During an April Fools’ Day TTC meeting in 1980, Metro Toronto Chairman Paul Godfrey became the first person to purchase a Metropass. Like the first batch of actual users, Godfrey had a two-part pass: a laminated photo ID card (passholder number 000001) and a portion replaced monthly. Perhaps sensing the spirit of the day, he asked those in the room, “Does this mean I have to turn my chauffeur in?”
While Godfrey’s chauffeur didn’t apply for unemployment insurance, the Metropass enabled some of its early users to reduce their driving time. Buyers were also relieved to no longer fumble for cash fares, tickets, or tokens. Early user feedback proved positive, with many users wondering why the TTC hadn’t implemented a pass sooner.
The answer is easy—change takes a long time at the TTC. As the commission’s August 1978 report A Study of Monthly Passes noted, “Many transit operators have implemented passes without any study whatsoever. It would be irresponsible for the TTC to do so, because of the amounts of money involved. What is appropriate for other cities may not be appropriate for Toronto.” Throughout the late 1970s, the TTC studied the feasibility of a user pass in relation to increased ridership, infrastructure costs, and potential revenue losses. A survey conducted in 1976, which likely used more scientific methods of questioning about public transit than employed by our current mayor, showed that the public was receptive to using passes.
Bradburn's history of the genesis of the Metropass underlines the extent to which the monthly TTC pass helps generate communities, by removing barriers of cost to movement from one point to another (to another, to another). Transit builds cities.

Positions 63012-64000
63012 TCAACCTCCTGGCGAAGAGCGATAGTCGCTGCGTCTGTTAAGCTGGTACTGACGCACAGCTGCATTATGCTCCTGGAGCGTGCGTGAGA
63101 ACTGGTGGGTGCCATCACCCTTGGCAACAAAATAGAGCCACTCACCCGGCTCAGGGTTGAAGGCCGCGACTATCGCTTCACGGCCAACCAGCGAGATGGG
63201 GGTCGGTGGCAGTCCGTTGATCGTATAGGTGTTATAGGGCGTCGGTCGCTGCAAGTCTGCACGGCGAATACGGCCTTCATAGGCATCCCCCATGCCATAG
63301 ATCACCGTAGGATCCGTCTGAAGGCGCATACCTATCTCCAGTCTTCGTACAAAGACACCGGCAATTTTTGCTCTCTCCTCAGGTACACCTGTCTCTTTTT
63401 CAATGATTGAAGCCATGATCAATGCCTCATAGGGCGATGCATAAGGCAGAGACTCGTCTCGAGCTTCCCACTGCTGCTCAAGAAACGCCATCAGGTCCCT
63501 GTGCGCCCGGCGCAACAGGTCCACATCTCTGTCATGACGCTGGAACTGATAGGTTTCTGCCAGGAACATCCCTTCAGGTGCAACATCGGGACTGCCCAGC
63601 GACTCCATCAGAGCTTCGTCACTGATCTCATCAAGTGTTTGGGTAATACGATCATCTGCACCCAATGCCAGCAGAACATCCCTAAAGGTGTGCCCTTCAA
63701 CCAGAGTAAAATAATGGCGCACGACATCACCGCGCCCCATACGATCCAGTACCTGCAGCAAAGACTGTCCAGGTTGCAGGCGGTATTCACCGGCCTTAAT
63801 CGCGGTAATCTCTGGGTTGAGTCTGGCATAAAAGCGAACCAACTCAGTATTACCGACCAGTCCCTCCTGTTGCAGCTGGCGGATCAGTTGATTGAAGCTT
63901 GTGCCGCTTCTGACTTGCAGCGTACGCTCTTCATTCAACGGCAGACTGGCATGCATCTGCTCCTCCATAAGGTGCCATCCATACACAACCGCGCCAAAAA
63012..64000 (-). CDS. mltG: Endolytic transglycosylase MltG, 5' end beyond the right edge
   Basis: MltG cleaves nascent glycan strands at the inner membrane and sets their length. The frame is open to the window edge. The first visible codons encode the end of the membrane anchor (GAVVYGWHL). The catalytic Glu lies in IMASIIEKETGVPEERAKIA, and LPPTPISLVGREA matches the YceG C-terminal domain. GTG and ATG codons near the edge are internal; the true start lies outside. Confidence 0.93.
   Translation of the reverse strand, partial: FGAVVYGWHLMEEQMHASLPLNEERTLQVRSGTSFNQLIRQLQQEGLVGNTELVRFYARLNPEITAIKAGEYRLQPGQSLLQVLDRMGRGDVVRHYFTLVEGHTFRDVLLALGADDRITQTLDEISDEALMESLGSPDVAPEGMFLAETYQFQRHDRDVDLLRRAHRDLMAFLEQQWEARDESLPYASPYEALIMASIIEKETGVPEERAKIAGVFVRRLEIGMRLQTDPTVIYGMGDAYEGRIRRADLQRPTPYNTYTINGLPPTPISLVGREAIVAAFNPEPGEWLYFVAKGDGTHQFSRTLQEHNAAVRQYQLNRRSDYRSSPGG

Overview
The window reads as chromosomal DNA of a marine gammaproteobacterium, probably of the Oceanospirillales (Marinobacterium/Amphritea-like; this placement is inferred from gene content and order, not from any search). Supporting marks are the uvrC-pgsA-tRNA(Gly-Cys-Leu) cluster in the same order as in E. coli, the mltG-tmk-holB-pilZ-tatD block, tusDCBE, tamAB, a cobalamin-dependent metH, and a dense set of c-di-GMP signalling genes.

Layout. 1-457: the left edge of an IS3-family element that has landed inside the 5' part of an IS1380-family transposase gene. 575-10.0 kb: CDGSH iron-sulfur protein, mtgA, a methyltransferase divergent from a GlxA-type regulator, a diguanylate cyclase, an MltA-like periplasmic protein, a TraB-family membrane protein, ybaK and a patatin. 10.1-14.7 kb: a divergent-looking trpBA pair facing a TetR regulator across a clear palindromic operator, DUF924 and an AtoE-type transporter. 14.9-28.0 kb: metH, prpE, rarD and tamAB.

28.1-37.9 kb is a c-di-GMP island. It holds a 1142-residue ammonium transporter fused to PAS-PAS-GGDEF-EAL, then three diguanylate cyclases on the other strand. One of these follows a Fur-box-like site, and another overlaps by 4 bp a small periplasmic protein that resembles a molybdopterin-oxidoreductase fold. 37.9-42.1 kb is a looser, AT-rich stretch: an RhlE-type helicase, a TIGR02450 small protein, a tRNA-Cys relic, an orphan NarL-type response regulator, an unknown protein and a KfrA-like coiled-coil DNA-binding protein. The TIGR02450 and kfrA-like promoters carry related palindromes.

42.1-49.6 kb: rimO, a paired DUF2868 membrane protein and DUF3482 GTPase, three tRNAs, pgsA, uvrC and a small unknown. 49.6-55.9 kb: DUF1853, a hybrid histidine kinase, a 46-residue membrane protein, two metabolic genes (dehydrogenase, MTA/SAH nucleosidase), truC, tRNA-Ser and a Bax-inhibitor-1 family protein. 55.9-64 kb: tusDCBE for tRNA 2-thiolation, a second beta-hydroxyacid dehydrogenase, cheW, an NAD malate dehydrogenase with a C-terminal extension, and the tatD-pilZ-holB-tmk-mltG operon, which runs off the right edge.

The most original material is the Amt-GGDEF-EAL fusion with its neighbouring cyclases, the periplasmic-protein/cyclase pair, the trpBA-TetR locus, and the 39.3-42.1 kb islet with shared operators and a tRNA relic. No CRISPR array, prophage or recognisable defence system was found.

A test project conducted at Sherbourne Station sold passes to 107 riders that were good only for the month of April 1978. The test data showed that these pass users increased their number of trips by 15 to 20 per cent. The resulting report outlined pros (public demand, increased annual trips, user convenience) and cons (disruptions to the system, start-up costs, revenue losses, lack of trackable ridership info) if a pass was implemented. For a time, the TTC contemplated selling passes solely through employers as was the practice in Boston and Chicago. In the end, a pilot project approved by Metro Council in January 1980 approved a $26 pass for public sale that would go into use as of May 1, 1980. Estimates suggested that the $1.9 million implementation cost would generate 3.5 million more trips per year.
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People quickly forgot the Metropass was technically still in its testing phase. Sales continued to rise throughout 1981 despite a $3.75 per month price increase. Revenue losses were lower than projected ($1.5 million as opposed to $3 million). According to the report The Metropass Experiment, issued in December 1981, the typical Metropass buyer lived in East York, Toronto or the City of York. They were commuters “who used the TTC for more than just work-related trips. Most do not have the opportunity to increase their peak period use of the system and so the pass encourages increased off-peak travel for entertainment, shopping and other purposes.”
And yes, for the record since I've moved to Toronto in June 2004 I have owned a Metropass for every month, save for those unfortunate months where I've lost the card and opted instead for the costlier but still cost-effective weekly passes.